Israeli worshipers storm police barricades at Western Wall

More than the 1,000 visitors permitted to visit the Western Wall showed up on the fasting day of Tisha B’Av, leading to scuffles and removal by police.

al-monitor The golden Dome of the Rock Islamic shrine dominates the Temple Mount on which it stands, and at right, the Western Wall, Judaism's holiest shrine, in this aerial shot of Jerusalem's Old City taken Oct. 20, 2005. Photo by David Silverman/Getty Images.

Topics covered

social distancing, covid-19, coronavirus, israeli police, al-aqsa, judaism, jews, temple mount

Jul 30, 2020

Hundreds of Israeli Jews visited the Temple Mount compound in Jerusalem on July 30, marking the fast day of Tisha B’Av. According to Jewish tradition, both Jerusalem Temples located on the site were destroyed on the same date, years apart. Regulations at the site, which is holy to both Muslims and Jews, prevent Jews from praying there while visiting. Thus, police detained 13 Jewish worshipers for defying the rules and lying on the ground in prayer and mourning. Another 10 Jewish visitors were detained today and taken out of the compound for similar reasons.

Jews are allowed to ascend the Temple Mount compound during two times slots a day — one in the morning and one in the afternoon. Police reports read that about 800 Jewish visitors entered the site in the morning hours, in groups of 20 that were admitted every few minutes. A few hundred more visited the site during the early afternoon slot, though no exact number was communicated. According to some reports, Jews and Muslims clashed in the old city of Jerusalem, but apparently no one was injured.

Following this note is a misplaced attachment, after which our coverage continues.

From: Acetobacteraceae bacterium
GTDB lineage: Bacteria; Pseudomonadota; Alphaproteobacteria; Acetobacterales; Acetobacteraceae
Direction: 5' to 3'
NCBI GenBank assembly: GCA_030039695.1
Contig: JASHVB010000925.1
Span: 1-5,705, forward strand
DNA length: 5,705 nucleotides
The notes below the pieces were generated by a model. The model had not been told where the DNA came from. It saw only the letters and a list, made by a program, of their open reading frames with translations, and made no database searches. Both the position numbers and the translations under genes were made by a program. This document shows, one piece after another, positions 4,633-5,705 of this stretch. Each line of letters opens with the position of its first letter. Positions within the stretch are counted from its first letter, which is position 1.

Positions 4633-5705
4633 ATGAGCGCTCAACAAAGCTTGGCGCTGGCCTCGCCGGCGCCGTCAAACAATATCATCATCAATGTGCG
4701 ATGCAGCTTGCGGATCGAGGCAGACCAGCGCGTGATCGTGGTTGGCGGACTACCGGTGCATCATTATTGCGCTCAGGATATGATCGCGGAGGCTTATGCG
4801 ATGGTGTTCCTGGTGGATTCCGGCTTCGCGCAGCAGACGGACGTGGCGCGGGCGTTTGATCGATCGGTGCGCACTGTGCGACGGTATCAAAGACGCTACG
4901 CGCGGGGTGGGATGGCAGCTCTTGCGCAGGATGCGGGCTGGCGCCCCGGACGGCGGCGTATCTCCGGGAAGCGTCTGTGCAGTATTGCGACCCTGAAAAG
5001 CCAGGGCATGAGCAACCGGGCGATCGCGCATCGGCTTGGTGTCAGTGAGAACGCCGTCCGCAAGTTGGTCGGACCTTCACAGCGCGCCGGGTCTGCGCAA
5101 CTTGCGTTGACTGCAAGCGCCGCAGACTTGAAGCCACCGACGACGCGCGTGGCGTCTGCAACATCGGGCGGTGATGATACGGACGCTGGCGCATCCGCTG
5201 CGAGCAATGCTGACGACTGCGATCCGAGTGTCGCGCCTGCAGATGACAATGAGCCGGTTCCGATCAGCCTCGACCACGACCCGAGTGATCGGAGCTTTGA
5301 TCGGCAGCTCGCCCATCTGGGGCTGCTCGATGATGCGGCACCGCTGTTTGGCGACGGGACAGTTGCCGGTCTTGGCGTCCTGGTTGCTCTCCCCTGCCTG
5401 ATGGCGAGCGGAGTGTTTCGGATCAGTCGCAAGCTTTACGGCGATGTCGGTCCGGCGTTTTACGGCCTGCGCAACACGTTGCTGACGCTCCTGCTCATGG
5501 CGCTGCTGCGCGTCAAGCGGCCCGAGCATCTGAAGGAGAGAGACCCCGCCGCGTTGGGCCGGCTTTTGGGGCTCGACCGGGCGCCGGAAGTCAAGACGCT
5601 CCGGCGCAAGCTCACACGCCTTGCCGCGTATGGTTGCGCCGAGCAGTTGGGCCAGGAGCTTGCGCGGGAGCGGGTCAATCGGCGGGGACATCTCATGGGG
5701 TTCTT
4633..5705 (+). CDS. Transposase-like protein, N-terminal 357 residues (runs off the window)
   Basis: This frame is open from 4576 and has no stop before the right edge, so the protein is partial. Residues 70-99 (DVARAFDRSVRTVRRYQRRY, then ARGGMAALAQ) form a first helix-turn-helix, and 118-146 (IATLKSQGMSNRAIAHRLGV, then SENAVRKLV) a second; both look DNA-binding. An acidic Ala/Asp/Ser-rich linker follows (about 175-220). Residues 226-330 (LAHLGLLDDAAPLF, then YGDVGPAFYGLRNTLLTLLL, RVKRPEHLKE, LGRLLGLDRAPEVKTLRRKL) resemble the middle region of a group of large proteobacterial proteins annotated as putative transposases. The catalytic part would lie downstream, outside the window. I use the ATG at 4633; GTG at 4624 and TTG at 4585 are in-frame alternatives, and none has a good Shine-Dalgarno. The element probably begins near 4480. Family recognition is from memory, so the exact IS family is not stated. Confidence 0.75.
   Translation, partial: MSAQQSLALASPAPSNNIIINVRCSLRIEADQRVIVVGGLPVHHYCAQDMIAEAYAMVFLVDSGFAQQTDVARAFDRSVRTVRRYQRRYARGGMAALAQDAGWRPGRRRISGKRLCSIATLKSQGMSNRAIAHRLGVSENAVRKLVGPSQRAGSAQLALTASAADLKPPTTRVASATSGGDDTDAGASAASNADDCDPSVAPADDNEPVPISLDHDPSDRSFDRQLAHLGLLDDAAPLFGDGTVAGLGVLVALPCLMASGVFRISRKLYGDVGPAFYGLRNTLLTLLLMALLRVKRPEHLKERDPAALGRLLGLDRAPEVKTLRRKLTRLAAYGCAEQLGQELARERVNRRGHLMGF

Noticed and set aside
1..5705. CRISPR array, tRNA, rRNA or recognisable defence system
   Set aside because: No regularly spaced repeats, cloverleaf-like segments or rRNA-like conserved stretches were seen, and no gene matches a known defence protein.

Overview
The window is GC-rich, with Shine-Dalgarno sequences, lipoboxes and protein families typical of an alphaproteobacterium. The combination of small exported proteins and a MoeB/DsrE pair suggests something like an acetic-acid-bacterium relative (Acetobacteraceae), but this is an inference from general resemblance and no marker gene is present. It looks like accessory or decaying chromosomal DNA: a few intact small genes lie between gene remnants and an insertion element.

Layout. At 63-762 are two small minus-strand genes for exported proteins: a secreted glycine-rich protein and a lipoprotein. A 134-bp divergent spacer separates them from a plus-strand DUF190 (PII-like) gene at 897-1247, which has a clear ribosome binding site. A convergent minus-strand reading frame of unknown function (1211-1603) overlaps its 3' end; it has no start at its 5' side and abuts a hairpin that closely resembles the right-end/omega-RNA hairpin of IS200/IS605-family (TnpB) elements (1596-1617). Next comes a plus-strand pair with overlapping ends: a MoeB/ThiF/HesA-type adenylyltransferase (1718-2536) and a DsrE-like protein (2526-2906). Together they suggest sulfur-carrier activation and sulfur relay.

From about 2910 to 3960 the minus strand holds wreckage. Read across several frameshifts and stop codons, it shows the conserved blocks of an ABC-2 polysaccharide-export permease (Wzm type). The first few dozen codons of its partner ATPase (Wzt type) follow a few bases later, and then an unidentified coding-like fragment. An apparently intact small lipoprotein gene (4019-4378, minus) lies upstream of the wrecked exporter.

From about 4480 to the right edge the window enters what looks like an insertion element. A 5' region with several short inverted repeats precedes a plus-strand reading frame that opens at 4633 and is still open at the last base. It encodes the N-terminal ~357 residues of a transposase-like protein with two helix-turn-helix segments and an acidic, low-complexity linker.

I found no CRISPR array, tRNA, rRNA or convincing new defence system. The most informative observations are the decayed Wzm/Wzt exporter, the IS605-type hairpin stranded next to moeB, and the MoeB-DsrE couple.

On the morning of July 29, a group of 14 Temple Mount activists petitioned the Supreme Court for Jews to be allowed to pray at the site. The petitioners targeted Public Security Minister Amir Ohana and the Jerusalem District Police, claiming that the reasons behind the decision preventing Jewish prayer are political and diplomatic, not security related. The court rejected the petition.

Over the years, several serious incidents have taken place near and at the Temple Mount compound, including the 2017 terror attack outside the site and the October 2000 events that followed the visit of then-Likud leader Ariel Sharon.

Hundreds of Jews arrived last night to the Western Wall Plaza for the Tisha B’Av prayer and the reading of the book of Eicha. Last week, the Ministry of Health announced that 10,000 could come to the plaza for the prayer, but with the coronavirus cases increasing, that number was reduced to 1,000, in keeping with social distancing rules. A large crowd arrived — more than the 1,000 authorized — and hundreds of worshipers stormed through the security barriers placed by police to limit their number. Several right-wing politicians arrived for the prayer, including Health Minister Yuli Edelstein and pro-settler Yamina leader Naftali Bennett.

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